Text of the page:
Oklahomans gave a lifesaving memorial to New York City firefighters following 9/11. It was a brand new rescue truck. Many have wondered whatever happened to it. So, we traveled to New York City this summer to track it down.
In the city that never sleeps, firefighters rarely rest. Crews at more than 200 fire stations across the five boroughs of New York City, answer around 1,500 calls each day. However, there was no greater response, or loss of life here, than on September 11, 2001.
In the attack on the World Trade Center, 2,977 people died including 441 first responders. Ten of whom had a special connection to Oklahoma.
"They helped us in our time of need and we wanted to help them in their time of need," remembers Debbie Fast, a former teacher at Fort Gibson Intermediate Elementary.
Fast recalls when Oklahoma donated a rescue truck to help in New York's recovery ahead. Called the Spirit of Oklahoma, the truck bears the names of those 10 New York City rescue workers who came to our rescue following the bombing of the Murrah building on April 19, 1995.
"It gave you goosebumps," Fast said. "I mean, it did me anyway."
The retired 5th grade teacher presented the truck to New York City in 2002, along with a group of other teachers and about 30 students. Holly Chapman was one of them, a 4th grader at the time.
"I don't think we understood the magnitude of it," Chapman said. "I think that we understood we were helping others and we wanted to do that."
Now, 15 years later, Chapman and her former teachers gather around a table full of memories at the school, including newspaper clippings, pictures and other souvenirs they collected during their trip to the Big Apple. They remember how it all started with a challenge.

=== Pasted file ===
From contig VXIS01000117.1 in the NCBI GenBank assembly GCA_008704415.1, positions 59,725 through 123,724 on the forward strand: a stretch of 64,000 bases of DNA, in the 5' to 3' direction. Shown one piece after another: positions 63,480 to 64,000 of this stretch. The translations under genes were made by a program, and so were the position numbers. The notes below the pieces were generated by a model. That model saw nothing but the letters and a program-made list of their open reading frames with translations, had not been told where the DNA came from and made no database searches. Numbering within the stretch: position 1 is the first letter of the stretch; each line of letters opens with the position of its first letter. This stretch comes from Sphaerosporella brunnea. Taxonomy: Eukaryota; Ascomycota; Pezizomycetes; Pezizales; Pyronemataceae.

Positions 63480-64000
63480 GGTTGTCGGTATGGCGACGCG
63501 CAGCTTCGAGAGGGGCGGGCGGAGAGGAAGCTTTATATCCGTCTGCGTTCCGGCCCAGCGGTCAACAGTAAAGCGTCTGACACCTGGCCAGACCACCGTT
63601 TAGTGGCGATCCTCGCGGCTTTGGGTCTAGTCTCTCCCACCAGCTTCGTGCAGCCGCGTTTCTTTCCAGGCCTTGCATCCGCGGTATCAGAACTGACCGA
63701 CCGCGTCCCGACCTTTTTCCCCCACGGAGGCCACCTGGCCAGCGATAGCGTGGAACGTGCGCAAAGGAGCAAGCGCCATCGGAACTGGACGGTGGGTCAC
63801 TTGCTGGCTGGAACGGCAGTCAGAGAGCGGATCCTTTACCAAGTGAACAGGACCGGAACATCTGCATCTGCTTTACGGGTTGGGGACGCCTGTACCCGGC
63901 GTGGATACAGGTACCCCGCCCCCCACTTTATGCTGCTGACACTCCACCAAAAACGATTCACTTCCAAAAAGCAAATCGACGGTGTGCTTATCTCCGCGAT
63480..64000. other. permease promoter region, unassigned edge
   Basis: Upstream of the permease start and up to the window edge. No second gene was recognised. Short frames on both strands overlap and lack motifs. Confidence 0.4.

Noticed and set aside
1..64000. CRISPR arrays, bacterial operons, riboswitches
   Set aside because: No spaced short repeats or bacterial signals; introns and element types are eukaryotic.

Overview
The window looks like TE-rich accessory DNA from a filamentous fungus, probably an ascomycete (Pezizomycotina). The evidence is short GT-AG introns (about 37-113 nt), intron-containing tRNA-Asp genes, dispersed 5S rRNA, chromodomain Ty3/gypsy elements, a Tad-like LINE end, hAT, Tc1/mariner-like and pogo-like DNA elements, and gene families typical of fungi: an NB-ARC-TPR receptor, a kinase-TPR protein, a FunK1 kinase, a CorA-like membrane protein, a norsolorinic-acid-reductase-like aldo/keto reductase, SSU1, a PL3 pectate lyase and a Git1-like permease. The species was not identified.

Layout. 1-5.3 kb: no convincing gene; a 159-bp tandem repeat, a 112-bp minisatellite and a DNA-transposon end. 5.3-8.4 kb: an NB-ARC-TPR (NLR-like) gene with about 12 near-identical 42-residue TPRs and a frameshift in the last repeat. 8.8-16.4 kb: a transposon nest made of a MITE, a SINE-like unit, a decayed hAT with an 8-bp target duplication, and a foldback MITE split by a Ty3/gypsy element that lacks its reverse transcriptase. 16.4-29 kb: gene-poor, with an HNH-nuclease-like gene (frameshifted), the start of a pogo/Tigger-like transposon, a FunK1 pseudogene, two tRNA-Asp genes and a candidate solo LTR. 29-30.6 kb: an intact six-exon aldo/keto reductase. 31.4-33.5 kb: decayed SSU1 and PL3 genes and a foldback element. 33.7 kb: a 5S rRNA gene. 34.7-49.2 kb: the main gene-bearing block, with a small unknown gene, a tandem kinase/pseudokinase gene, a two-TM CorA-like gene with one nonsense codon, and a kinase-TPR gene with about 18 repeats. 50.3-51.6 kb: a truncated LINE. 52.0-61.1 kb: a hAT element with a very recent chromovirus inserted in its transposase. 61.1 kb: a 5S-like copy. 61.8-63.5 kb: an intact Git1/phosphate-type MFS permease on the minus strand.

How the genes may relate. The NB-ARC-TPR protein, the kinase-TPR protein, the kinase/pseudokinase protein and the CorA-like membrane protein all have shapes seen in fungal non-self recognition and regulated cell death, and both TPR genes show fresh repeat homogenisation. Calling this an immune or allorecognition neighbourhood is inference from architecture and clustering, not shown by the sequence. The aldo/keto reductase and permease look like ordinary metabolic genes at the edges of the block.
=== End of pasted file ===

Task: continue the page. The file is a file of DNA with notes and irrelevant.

"The song was the biggest thing for me," said Chapman. "It was about everybody bringing a dollar to help NYC."
Sandy Garrett, the state superintendent at the time, put out a challenge to all Oklahoma school children to donate $1 to buy a rescue truck for NYC. Fort Gibson turned in 425 dollars the next day, more than their 350-student population.
"Kids love a challenge, whatever it is, but this was a challenge for a great cause," said Carol Scott, a retired 5th grade teacher from Fort Gibson, who also went on the trip to NYC.
Along with private funds, Oklahoma met the challenge, raising $450,000 to purchase a gift intended to keep on giving. But many have wondered if it has.
"How many people has it helped? Do they ever think about us?" Scott said.
We found YouTube video from three years ago that shows the truck in action, responding to an emergency. However, we wanted to see for ourselves, so we set out on a quest in New York City to find it.
The Spirit of Oklahoma is no longer assigned to a particular station, so we went from one fire station to the next to look for it and even asked any firefighter we saw on the streets about it. They all remember the truck and our inquiries set off a chain of texts between firefighters across the city trying to help us track it down.
Our search eventually led us to the FDNY Fire Academy where they thought it was being used for training, but after a quick search around, it wasn't there.
Then, a lead from dispatch sent us across the East River into Brooklyn, Greenpoint to be exact. Here, we finally found it, housed as a backup unit. When we arrived, a couple of firefighters pulled up in it. It looks exactly the same, although a little worn on the inside, but firefighters tell us it has helped thousands of people and will continue to do so.
"As you get older you see more of how that made a difference," said Chapman.
And for the this group from Fort Gibson, the Oklahoma ambassadors for the rescue truck, they will forever remember that time when they brought the Spirit of Oklahoma to New York City.
"There are not too many places that share that same kind of bond, you know, Oklahoma City and New York City do," said Scott. "It was a just a privilege to be there. They made us feel like they were honored we were there, but actually it was our honor to be there."
The truck is not only used as a backup rescue truck but it's also used for special events throughout New York City.